Sweden

  • SHW 1

    Rising demand for solar heat in large buildings and industry

    By the end of 2017, the market for solar heating and cooling had grown by 472 GWth, which again made it the largest for solar energy in the world. The one for photovoltaic systems gained 402 GWp to become the second-largest, and 5 GWel was enough for...
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  • Map: lonelyplanet.com

    Energy efficiency funding in Bosnia and Herzegovina

    The Jugoslav Wars of the 1990s slowed down the rate of energy-related retrofits in the residential and public sectors of Bosnia and Herzegovina. Recently, however, the country has seen some improvement in the amount of funding available for clean heating technologies, such as solar thermal...
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  • Chart: Hamburg Institut

    How to identify suitable areas for SDH

    Though the availability of areas for large solar district heating plants remains a major point of contention, there are ways to expand the market. They include detailed local heat plans, the use of unconventional, e.g., polluted or contaminated, areas, and awareness raising among public and...
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  • Photo: Climate and Energy Fund

    Record participation at SDH 2018 in Graz

    The 5th International Solar District Heating Conference, which took place in Graz, Austria, in mid-April, brought together 350 experts from 33 countries. It had twice as many attendees as the previous one in Billund, Denmark, in 2016 and attracted representatives from several...
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  • Photo: Absolicon

    Parabolic trough collector production line shipped to China

    Absolicon, a Swedish supplier of concentrating solar thermal technology, has recently delivered its first production line to a Chinese company. The equipment to manufacture parabolic trough collectors, which the Swedish business developed in-house, arrived in China in mid-April. The line is...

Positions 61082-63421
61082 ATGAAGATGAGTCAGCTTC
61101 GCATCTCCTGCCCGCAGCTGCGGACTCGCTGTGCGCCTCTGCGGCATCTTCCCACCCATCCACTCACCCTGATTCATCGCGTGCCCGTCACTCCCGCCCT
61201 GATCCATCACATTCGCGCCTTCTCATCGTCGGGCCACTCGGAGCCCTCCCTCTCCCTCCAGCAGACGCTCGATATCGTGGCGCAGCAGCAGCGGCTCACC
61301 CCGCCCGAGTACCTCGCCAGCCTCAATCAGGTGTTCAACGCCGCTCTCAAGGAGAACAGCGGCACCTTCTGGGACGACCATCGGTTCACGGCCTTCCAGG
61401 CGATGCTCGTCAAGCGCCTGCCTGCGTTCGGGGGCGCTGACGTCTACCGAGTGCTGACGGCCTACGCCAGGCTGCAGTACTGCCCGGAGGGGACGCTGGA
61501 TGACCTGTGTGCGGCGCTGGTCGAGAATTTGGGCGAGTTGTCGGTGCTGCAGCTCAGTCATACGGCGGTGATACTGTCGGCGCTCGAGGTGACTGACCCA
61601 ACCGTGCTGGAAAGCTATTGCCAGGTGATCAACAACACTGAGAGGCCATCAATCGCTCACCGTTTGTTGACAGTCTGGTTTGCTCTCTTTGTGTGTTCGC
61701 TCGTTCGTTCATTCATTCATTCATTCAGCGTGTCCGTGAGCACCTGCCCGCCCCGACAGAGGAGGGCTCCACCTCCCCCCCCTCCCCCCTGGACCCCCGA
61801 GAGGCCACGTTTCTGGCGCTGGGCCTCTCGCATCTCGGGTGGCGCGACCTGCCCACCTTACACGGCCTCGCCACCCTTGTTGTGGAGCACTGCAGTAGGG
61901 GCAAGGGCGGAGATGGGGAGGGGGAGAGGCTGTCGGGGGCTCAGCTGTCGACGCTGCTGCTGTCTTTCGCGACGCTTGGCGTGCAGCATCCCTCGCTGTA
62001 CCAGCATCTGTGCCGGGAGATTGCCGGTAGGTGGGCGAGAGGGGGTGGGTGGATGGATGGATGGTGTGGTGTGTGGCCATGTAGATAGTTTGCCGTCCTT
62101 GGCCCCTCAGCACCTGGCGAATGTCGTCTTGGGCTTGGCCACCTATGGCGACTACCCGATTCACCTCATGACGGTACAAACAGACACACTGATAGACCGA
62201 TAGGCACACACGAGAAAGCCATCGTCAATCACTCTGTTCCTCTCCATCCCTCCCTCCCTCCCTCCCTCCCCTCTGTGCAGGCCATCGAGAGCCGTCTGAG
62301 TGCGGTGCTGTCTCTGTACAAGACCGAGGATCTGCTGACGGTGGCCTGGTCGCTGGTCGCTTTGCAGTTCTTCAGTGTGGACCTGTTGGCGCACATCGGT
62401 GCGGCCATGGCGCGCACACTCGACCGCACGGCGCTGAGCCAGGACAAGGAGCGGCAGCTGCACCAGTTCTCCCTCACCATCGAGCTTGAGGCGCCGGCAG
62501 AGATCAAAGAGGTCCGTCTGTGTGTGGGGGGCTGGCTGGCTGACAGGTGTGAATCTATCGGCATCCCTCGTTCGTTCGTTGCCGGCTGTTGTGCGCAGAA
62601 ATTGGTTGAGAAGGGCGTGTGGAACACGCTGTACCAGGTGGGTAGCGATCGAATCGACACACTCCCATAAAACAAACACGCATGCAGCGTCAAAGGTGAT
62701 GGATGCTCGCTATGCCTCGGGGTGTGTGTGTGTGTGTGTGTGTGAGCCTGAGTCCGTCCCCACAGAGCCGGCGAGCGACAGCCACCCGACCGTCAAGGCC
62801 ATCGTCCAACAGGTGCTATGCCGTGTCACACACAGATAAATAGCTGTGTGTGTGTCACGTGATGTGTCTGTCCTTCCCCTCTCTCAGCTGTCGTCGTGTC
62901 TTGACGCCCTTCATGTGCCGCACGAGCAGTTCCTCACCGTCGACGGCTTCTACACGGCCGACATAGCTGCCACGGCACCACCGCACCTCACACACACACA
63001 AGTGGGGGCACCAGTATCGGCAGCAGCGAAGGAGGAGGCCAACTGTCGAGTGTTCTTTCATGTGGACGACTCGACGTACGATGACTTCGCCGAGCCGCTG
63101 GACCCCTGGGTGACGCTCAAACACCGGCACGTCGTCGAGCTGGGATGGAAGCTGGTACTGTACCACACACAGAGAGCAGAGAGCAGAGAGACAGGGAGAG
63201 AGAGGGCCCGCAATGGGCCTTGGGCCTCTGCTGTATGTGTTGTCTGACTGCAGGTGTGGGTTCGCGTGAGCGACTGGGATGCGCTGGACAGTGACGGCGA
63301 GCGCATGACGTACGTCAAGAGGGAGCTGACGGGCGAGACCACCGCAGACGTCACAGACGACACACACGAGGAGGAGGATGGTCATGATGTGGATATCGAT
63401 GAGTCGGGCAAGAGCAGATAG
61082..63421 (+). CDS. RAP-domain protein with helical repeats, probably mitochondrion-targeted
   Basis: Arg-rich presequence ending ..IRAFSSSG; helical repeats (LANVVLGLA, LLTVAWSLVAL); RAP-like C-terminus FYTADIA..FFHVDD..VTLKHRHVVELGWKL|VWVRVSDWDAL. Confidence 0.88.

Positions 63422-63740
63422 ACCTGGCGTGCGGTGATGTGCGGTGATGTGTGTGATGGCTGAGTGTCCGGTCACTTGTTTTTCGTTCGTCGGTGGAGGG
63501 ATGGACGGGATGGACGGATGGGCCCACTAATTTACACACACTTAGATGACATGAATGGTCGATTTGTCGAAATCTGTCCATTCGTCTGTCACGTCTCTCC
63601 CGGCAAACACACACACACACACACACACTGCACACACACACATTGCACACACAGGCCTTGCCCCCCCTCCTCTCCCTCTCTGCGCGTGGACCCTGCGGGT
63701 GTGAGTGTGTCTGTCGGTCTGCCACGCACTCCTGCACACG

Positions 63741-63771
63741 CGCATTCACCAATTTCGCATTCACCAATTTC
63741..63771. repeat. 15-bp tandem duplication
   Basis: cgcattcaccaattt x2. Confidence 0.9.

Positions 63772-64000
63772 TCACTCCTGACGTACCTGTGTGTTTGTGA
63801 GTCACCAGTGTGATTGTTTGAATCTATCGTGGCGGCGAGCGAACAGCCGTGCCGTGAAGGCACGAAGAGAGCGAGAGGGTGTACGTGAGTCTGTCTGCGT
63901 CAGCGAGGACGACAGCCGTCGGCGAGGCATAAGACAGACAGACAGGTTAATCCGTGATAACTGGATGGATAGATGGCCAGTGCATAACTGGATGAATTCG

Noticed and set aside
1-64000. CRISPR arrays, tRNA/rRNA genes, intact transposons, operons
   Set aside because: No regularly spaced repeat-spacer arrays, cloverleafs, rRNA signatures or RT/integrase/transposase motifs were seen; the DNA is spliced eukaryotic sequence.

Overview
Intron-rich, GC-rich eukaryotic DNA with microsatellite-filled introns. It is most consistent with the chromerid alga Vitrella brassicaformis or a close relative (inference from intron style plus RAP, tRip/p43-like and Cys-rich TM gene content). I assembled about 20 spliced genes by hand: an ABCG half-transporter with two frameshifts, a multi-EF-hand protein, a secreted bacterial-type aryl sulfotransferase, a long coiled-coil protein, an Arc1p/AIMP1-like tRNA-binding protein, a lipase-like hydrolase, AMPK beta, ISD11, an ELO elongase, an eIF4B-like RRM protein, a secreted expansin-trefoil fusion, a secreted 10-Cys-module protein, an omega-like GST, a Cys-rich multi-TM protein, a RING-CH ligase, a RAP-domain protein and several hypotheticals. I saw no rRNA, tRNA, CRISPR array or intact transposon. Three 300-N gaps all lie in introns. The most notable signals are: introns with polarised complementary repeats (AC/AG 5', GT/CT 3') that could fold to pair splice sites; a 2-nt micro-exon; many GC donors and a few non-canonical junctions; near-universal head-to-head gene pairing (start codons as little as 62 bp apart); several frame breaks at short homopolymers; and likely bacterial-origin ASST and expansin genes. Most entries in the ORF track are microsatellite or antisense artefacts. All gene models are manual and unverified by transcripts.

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  • Chart: Sven Werner

    Sweden: Pioneer of solar district heating

    When it comes to district heating, Sweden has made the switch from fossil fuels to biomass and waste heat (see chart). As early as 2015, biomass provided 46 % of the energy in district heating networks across the country, followed by 24 % from waste incineration and 8 % from industrial...
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  • Photo: Riccardo Battisti

    Solar thermal and biomass – a winning solution for district heating

    Biomass may be cheap and carbon-neutral, but a solar upgrade of biomass-fired district heating could further improve efficiency and reduce local emissions. For example, solar heat helps avoid having to start up and shut down wood-chip boilers or operate them at partial load. It can even...
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  • Task 61

    Daylight and electric lighting: new research initiative

    The IEA Solar Heating & Cooling Programme has approved Task 61, a new research initiative concentrating on integrated daylight and electric lighting solutions. The task will tackle unresolved issues and challenges of a growing market which meets 19 % of the total electricity demand...
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  • NFOŚiGW

    Solar to replace coal in Polish district heating networks

    Zbigniew Kamieński, adviser to the president of NFOŚiGW’s board, has recently made some encouraging statements. During the conference Use of renewable energy sources and seasonal heat storage in district heating in Warsaw on 17 January, he said that the proposal of a new subsidy...
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  • Solar Is UK's Best District Heating Option

    Solar Is UK's Best District Heating Option

    The UK government has clear and ambitious plans to raise the share of district heating (DH) in total heat consumption. GBP (Pound Sterling) 320 million is said to be made available for increasing the number of households connected to DH from 220,000 to 8 million by 2030, or to 30 % of today...
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  • Embedded thumbnail for SHC 2017 / Maria Wall: Solar Energy in Urban Planning

    SHC 2017 / Maria Wall: Solar Energy in Urban Planning

    In ancient Rome, urban citizens had a "right to light" that was limiting the densification of cities to get sufficient daylight and also natural ventilation. With electric lighting and mechanical ventilation, this got forgotten. Maria Wall explains why the increasing use of solar energy and...

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